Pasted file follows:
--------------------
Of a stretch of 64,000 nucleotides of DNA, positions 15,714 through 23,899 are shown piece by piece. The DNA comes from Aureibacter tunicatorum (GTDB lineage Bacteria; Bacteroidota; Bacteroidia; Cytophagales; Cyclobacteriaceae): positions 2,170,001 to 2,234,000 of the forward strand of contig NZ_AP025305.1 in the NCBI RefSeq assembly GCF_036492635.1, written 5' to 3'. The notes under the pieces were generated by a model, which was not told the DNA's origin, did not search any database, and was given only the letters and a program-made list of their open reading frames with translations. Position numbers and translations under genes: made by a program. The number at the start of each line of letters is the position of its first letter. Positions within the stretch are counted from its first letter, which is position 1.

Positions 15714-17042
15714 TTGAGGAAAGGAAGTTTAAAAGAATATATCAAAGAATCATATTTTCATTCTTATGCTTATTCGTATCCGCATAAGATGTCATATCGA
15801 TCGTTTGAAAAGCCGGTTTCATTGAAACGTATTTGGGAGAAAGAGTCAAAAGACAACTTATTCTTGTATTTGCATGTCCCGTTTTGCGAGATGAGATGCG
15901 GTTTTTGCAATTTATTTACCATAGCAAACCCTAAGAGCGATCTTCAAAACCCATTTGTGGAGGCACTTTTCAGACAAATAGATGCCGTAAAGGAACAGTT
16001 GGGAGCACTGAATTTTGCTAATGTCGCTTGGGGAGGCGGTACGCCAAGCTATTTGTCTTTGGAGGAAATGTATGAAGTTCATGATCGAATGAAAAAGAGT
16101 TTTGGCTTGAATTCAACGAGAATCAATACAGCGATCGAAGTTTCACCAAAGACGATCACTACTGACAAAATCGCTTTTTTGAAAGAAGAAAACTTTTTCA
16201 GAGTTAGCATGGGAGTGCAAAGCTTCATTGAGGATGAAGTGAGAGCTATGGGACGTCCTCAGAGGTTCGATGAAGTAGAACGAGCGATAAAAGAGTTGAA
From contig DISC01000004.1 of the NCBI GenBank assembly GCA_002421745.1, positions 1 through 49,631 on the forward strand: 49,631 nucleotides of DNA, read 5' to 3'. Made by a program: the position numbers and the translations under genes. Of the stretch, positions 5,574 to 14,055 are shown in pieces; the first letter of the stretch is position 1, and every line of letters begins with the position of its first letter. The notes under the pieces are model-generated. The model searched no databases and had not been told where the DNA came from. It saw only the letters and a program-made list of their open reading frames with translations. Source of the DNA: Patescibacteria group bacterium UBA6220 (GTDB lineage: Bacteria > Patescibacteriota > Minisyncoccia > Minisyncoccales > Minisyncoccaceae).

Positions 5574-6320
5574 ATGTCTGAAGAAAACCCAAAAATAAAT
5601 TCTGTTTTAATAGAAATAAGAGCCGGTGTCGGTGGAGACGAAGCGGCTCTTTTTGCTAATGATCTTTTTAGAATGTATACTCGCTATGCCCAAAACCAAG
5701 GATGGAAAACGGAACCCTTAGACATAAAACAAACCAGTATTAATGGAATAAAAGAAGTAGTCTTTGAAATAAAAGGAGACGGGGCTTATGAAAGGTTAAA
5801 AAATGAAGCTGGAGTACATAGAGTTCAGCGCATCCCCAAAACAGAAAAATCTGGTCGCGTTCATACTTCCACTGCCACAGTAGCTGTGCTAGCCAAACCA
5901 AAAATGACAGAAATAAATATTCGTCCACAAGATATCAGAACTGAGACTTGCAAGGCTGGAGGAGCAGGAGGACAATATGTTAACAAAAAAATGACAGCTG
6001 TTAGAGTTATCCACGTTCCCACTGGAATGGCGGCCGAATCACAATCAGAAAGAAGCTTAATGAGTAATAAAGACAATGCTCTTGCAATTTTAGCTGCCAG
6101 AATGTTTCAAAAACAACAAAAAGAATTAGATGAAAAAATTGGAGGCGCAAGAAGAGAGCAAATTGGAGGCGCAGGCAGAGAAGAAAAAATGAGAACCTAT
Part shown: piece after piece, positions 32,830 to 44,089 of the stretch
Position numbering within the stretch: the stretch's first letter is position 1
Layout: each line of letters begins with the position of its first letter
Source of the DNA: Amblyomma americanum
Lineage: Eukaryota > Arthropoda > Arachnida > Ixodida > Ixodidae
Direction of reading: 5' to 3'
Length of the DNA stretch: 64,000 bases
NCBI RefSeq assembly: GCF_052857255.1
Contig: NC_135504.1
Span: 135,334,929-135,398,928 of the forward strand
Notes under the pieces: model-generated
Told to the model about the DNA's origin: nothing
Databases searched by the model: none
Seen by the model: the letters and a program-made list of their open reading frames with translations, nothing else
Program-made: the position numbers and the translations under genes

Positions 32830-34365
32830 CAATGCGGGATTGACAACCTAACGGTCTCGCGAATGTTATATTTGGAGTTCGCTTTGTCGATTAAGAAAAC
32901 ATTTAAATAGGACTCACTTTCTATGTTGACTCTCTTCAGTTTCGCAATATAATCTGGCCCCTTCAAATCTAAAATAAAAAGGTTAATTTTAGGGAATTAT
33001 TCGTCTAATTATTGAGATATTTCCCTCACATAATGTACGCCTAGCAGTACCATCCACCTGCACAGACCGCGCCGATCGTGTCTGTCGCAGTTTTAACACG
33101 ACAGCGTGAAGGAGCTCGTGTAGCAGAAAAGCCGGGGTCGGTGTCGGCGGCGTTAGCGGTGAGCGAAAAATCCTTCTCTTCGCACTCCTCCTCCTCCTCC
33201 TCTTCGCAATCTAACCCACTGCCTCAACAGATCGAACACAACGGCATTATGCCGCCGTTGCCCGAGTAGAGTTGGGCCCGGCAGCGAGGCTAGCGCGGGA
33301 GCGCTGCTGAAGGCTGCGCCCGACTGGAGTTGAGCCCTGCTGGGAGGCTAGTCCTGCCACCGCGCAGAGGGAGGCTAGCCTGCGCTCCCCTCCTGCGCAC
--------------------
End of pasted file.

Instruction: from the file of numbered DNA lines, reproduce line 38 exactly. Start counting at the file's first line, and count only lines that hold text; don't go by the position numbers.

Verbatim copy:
33201 TCTTCGCAATCTAACCCACTGCCTCAACAGATCGAACACAACGGCATTATGCCGCCGTTGCCCGAGTAGAGTTGGGCCCGGCAGCGAGGCTAGCGCGGGA